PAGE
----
As a cyclist, where should I ride in a multi-lane intersection?

When riding through a multi-lane intersection, should I take the lane or ride as near to the right side of the road as practicable?

  • The Motor Vehicle Act requires cyclists to ride as “near as practicable” to the right side of the road, but where oncoming traffic might not see or expect the cyclist, the cyclist should take the lane.

In MacLaren v Kucharek, an experienced cyclist was travelling southbound approaching an intersection where there was a straight through lane and a right turn only lane after the intersection.  He positioned his bicycle to be just to the right of the straight through lane as he entered into the intersection.  A vehicle travelling northbound turned left and the cyclist hit the vehicle and went over its hood.

At trial, the cyclist was held not to be at fault at all.  The motorist appealed, arguing that the cyclist disobeyed Section 158(1) of the Motor Vehicle Act by passing vehicles in the centre lane on the right.  The Court of Appeal held the cyclist 50% at fault for riding between two commonly travelled lanes of traffic.  In the Court’s view, this was dangerous as a northbound left-turning driver would have little opportunity to see him as he cycled alongside vehicles to his left.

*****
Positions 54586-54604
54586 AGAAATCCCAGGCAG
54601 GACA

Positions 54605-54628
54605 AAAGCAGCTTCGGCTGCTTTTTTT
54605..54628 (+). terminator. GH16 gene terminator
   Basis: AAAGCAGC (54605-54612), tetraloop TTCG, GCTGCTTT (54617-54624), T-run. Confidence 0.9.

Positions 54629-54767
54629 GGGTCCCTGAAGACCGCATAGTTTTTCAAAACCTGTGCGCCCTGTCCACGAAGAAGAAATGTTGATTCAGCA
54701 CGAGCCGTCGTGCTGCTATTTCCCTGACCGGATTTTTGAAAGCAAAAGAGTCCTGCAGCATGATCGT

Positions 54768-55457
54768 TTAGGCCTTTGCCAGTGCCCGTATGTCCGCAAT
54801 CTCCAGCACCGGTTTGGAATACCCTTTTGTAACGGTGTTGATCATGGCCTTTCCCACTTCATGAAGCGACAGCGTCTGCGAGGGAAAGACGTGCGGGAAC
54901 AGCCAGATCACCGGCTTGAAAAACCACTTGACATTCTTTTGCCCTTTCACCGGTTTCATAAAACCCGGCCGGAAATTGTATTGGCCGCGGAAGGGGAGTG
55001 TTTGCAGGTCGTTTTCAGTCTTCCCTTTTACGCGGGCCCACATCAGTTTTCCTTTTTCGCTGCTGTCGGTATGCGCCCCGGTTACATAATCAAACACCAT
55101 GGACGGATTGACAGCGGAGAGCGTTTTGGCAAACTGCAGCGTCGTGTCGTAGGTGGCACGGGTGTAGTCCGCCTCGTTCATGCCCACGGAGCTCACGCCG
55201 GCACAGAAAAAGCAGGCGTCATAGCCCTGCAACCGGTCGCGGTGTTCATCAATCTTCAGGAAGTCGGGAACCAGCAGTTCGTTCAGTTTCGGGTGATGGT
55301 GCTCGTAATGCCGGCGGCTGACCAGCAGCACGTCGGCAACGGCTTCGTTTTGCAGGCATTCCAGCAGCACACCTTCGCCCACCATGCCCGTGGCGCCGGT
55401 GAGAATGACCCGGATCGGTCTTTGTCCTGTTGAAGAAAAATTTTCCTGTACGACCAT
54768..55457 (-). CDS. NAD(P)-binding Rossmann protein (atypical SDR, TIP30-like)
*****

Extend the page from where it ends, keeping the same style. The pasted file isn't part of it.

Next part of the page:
In this case, even though Section 183(2) required him to ride as near as practicable to the right side of the road, the configuration of the intersection required him to take the lane to be able to cross the intersection safely.

This case illustrates problems with the Motor Vehicle Act which is there to regulate the movement of motor vehicles but also imposes rules on cyclists that do not necessarily protect the cyclist.

If you have been injured in a cyclist-vehicle collision, you need lawyers who know the law.  Contact us.

Read the case: MacLaren v. Kucharek